How Kaiser Permanente Puts the Consumer First

By Scott Kirsner |  January 20, 2016

About Kaiser

We’re a triad of three units — the health insurance plan, the hospitals, and the medical groups. All three of these sit under one umbrella, but are financially independent of each other.

In fact, the seven different medical groups negotiate yearly with the health plan to provide care for their members. There are over 38 hospitals, over 600 medical office buildings. We have about 18,000 physicians, about 50,000 nurses and over 180,000 employees in our system now. Our annual revenue is over $56 billion.

[There are] tons of innovations going on in [healthcare] and billions of dollars are being spent.

Our role is to try to figure out which of these innovations are effective for our members and our patients. We’re not in the area of innovating devices. We’re not in the area of innovating in pharmaceutical agents. Although, we do work with pharmaceutical companies to [run trials] to see if they work.

Our job in this space is to check, try to figure out what works best. There was an interesting study done in Australia [on] new orthopedic implants. In Australia, they have a registry that tracks all of these implants. It turns out in this area, there’s so much cutting-edge innovation. [But] some of the latest implants actually under-perform those that are standard. 

Consumerism in Other Fields

I’m going to take you out of healthcare for one second and say, “What’s happening in consumerism in other fields?” How many of you have ever gone to Blockbuster, or know what Blockbuster is? Or Tower Records? Or Borders bookstore? Great experience, top of their field.

At Blockbuster, you could figure out what the latest releases were, or your favorite genre of movies, or the classics. You could do the same at a bookstore and get that visceral, physical feeling of the shopping experience, and it was great.

What has happened to all of them? It wasn’t as convenient as sitting on your lounge chair or in your bed, getting the movie delivered to wherever you were. In music, having it in your pocket, on your iPhone.

Consumerism has changed. You never need to leave your home, never need to leave your couch, to get all of the modern conveniences that you need.

That’s the level of convenience our consumers are looking for. Let me compare that for a moment with your healthcare experience. How many of you have gone to see a doctor in the last couple of years? What do you need to do? You have to take a half day off of your work. Make an appointment ahead of time, and then you come to my office.

There’s an area in my office called the waiting room. What other business has a waiting room? Then you sit there with other angry patients that are sick and coughing on you. You’re like, “I hope I don’t get sick.”

Then we bring you into my exam room. We undress you, so you can sit on that paper sheet. You’re cold and uncomfortable in there. You wait for me to come in, so I can give you this 15 to 20 minutes of miraculous cure that I have for you.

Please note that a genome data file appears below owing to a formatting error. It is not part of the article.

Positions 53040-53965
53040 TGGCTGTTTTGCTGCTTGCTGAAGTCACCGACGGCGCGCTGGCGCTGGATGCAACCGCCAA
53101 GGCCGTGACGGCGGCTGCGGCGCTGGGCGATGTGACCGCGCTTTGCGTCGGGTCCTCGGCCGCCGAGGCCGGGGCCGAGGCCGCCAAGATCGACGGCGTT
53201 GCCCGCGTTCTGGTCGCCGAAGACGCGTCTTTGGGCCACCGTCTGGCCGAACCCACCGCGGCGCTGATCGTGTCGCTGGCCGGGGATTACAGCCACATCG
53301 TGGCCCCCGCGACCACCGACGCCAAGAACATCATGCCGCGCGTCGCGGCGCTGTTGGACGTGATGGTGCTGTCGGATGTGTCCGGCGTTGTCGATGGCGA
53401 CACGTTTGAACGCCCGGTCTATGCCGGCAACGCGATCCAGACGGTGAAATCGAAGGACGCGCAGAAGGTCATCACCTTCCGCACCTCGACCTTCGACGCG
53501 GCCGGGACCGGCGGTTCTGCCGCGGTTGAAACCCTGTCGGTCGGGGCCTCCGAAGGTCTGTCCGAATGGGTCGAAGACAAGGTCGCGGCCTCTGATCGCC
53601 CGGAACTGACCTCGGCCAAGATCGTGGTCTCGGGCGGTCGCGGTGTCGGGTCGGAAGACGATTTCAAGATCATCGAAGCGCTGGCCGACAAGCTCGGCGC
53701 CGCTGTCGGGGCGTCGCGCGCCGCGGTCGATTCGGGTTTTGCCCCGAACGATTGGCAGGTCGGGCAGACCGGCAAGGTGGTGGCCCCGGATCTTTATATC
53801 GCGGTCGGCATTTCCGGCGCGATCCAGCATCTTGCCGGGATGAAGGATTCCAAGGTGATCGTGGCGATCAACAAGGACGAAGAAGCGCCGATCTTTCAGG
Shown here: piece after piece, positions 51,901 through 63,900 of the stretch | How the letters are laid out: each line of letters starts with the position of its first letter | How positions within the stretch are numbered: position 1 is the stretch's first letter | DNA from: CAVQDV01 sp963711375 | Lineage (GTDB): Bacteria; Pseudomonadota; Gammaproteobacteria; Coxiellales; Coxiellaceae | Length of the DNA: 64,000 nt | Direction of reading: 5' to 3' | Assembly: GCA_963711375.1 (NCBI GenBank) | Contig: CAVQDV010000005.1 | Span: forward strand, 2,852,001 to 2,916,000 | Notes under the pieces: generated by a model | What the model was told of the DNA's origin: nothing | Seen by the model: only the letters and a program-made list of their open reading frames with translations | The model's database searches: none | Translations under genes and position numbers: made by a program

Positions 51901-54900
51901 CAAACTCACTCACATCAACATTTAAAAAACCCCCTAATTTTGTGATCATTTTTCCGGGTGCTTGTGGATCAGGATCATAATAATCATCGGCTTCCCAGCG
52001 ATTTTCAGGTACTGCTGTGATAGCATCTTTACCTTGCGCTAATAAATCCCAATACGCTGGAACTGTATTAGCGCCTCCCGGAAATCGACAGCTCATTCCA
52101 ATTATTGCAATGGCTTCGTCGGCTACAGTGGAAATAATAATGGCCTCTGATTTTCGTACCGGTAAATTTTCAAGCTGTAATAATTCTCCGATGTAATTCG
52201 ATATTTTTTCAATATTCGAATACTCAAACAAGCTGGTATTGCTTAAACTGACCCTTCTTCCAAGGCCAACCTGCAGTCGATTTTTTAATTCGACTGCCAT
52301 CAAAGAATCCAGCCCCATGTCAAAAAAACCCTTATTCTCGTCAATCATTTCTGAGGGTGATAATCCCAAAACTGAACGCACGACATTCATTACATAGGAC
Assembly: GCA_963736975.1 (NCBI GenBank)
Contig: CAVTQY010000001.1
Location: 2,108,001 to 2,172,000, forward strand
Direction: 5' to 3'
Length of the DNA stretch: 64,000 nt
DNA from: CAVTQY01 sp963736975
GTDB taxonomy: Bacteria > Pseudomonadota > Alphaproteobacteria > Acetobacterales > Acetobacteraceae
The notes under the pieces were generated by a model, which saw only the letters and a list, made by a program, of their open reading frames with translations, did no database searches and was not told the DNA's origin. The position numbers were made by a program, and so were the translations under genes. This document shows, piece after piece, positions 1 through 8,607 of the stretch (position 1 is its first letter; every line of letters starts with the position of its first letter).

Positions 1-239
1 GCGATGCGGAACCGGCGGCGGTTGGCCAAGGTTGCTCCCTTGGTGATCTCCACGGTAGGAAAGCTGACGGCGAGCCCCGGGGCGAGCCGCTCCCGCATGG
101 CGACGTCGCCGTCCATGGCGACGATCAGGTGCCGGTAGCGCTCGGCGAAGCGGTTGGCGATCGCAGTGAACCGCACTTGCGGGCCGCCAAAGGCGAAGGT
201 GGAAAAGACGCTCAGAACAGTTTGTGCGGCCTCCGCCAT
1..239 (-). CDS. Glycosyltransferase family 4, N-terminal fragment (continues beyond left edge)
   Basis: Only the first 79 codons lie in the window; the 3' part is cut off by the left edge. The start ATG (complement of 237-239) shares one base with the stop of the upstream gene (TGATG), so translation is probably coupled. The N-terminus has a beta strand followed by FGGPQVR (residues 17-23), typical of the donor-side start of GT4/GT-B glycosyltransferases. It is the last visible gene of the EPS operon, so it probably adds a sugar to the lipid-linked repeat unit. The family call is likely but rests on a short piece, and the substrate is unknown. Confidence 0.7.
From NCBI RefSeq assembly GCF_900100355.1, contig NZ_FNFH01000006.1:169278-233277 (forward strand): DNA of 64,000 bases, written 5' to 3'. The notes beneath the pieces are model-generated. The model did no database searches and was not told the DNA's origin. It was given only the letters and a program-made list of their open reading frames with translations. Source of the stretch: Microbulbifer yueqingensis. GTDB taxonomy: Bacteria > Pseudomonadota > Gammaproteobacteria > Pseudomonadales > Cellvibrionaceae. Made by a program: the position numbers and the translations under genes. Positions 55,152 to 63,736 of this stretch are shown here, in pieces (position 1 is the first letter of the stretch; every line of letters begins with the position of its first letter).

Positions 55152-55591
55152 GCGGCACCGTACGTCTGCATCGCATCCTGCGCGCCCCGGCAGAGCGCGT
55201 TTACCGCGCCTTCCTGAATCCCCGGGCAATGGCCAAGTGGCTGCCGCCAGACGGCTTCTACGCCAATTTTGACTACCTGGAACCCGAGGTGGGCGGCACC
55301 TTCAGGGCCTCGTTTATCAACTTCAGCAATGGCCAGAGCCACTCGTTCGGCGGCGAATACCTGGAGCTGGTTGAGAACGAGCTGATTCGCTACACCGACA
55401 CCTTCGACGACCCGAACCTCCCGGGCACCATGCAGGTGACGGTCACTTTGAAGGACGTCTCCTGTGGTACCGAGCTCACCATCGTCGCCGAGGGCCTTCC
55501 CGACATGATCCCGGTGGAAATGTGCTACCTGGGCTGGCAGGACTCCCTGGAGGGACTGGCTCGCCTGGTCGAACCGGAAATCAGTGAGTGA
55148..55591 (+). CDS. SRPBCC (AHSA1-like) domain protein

You think about that, and you go, “Would that work in any other business?” Would it? Imagine if that was your bank. There was a waiting room in your bank. You’re holding your check, and you’re waiting to deposit it. You don’t know when the teller is going to call you up. Would you stay with that bank? No.

The banking industry [lets you] deposit a check on your smartphone device. If you can do that with a bank, [why can’t you] have similar experiences in health care? We at Kaiser Permanente question that…

Why Change is Difficult for Docs

Is it because consumers don’t want it at health care? If it’s not the consumer, what’s the main roadblock? Why has healthcare…not changed at all over the course of the last hundred years? It’s actually similar to higher education. Professors don’t really want to change. Engineers don’t really want to change and frankly, doctors…don’t really want to change.

Partly it has to do with our comfort level. It has to do with the regulations that we’re under. Also, it has to do with the policy and the fee structures that we’re under.

If the only way that I get paid is for you to come and see me in my office, that’s the only way I can see you in my office. They say if you ever make a mistake [as a doctor], it’s actually called a never-event. An infection, a [deep-vein thrombosis], anything that isn’t exactly perfect is called a never-event.

[As a doctor,] you are going to want to do the same thing that you’re very comfortable [with,] where you know your outcomes… This whole culture is extremely difficult to break.

If you think about what’s happening in the market, the healthcare market has dramatically shifted. The Accountable Care Act has clearly been a factor in that. There is an aging population in the United States. There are decreasing resources. [Healthcare spending is] at almost 20 percent of our gross domestic product.

We have to begin at the top. Our executive sponsorship says we’re going to need to change. They see what’s going on in the market forces. [But] nothing in healthcare will move without physicians moving. How do you get physicians to move, in addition to executive sponsorship?

Those of you who work with engineers, how do you get engineers to move? You don’t [put] an administrator in front of a bunch of engineers… No, you get engineers to talk to engineers, and likewise, we need to get doctors to talk to doctors about how the practice may have to change.